When your family lives far away

When your family lives far away
Fortunately, my employer allows flexible working hours and telework, which makes things easier, but not having family members and friends close by sometimes makes it very hard for us.

Émilie and Valentin, originally from France, arrived in Quebec in 2009. Their two children, aged two and three years old, were both born here. Émilie is an administrative assistant who works regular hours from 8 a.m. to 4:30 p.m., and Valentin is a truck driver. While Valentin always makes it home in the evenings, he never knows what time his day will end. “Fortunately, my employer allows flexible working hours and telework, which makes things easier,” says Émilie. “But not having family members and friends close by sometimes makes it very hard for us.”

40% of mothers say family concerns distract them while they work.

The couple must therefore be resourceful when they need help, she says. “I’ve built myself a network among the parents of the children who go to the same daycare as my two children. I want to tell other parents in the same situation not to be afraid of opening up to others and asking for help.”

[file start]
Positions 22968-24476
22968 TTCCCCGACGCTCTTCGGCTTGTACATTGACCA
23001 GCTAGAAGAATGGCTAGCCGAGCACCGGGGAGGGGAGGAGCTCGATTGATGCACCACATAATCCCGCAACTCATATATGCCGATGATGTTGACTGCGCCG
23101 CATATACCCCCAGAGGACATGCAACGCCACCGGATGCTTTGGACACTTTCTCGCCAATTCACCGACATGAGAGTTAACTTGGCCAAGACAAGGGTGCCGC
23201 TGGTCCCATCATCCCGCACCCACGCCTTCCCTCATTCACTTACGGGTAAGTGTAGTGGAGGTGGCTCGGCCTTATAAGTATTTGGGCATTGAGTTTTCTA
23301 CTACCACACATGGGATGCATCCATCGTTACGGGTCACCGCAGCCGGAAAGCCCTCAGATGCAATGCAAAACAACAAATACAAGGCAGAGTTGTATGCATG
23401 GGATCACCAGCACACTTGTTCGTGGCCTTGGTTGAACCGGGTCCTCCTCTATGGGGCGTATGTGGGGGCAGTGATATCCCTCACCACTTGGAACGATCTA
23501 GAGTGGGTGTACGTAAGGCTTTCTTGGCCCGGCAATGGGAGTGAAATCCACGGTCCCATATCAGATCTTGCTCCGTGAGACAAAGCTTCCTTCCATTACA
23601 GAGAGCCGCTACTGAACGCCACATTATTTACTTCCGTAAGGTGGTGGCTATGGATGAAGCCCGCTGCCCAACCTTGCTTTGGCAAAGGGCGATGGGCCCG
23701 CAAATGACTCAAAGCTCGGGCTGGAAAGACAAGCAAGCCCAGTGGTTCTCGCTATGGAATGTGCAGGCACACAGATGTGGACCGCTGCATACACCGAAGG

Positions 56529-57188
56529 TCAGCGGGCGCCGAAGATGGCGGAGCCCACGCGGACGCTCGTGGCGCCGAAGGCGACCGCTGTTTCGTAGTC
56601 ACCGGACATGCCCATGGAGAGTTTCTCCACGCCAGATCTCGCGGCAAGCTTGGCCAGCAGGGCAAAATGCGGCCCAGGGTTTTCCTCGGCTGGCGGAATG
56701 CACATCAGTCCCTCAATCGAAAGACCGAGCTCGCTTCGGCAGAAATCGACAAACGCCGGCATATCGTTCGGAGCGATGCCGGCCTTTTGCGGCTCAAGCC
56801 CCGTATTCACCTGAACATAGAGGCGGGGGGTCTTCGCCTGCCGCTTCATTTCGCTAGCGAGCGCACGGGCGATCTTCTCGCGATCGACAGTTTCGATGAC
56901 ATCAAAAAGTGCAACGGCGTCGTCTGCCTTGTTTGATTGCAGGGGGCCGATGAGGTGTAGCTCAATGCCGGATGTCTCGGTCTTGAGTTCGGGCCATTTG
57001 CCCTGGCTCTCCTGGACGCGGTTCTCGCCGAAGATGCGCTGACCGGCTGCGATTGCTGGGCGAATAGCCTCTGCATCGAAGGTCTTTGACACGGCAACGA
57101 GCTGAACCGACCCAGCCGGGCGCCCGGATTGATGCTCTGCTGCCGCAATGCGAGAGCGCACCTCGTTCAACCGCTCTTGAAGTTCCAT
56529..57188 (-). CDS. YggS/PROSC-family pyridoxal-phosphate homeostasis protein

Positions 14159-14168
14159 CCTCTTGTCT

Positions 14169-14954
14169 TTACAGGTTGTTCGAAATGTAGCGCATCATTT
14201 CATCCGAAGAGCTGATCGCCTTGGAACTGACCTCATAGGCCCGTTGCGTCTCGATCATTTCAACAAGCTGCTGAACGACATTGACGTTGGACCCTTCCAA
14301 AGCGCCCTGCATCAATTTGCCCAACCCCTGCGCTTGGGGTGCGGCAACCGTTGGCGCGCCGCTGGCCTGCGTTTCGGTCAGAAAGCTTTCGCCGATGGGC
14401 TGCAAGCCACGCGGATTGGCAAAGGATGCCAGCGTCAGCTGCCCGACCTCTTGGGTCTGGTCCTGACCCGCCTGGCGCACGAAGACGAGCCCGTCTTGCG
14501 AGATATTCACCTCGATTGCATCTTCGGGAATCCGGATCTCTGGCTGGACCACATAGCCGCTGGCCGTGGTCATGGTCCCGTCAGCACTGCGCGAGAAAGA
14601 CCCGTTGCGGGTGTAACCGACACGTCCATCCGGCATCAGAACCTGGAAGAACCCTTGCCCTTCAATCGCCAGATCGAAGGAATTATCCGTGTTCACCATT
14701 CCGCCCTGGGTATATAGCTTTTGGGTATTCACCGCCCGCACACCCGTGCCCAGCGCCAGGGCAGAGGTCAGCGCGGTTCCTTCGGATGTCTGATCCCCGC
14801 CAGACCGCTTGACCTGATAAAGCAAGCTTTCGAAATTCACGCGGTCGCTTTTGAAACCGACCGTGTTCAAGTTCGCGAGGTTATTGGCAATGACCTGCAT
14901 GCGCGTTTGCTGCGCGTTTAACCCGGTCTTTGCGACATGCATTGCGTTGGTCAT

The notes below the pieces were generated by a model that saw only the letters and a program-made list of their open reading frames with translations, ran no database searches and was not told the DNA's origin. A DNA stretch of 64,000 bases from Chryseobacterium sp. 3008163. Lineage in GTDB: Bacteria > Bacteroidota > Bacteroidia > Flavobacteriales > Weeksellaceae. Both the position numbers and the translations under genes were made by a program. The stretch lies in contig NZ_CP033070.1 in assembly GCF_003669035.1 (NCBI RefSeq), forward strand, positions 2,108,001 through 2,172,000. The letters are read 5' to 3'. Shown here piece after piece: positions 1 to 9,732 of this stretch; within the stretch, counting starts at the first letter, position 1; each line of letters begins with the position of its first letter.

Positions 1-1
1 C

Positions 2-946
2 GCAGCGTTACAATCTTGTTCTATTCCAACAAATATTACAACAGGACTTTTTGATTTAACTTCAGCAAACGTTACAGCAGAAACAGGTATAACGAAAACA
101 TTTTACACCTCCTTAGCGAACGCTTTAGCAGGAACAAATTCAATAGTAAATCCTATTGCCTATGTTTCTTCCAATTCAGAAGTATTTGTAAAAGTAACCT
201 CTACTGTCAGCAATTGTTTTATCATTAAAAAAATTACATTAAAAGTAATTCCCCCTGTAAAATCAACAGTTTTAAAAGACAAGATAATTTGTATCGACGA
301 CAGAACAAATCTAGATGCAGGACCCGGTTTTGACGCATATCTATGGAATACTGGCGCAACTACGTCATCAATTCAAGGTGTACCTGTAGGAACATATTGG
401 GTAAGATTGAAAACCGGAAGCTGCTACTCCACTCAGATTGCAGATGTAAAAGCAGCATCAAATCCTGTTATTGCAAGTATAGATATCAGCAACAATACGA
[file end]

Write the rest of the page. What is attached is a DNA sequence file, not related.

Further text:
EXPERT ADVICE
Not hesitating to ask for help is good advice for families who come from far away and who don’t have family support close by. “Carpooling, grocery shopping, babysitting and so on are all little services parents can exchange,” says organizational psychologist and human resources consultant Guylaine Deschênes. And don’t hesitate to take advantage of the services offered to families by your local community organizations.
Good organization also helps to keep your children’s evening routine on track. As well, sharing tasks and getting ahead on the weekends (grocery shopping, planning, preparing and freezing meals and snacks, doing laundry, vacuuming, etc.) can help save you time during the week.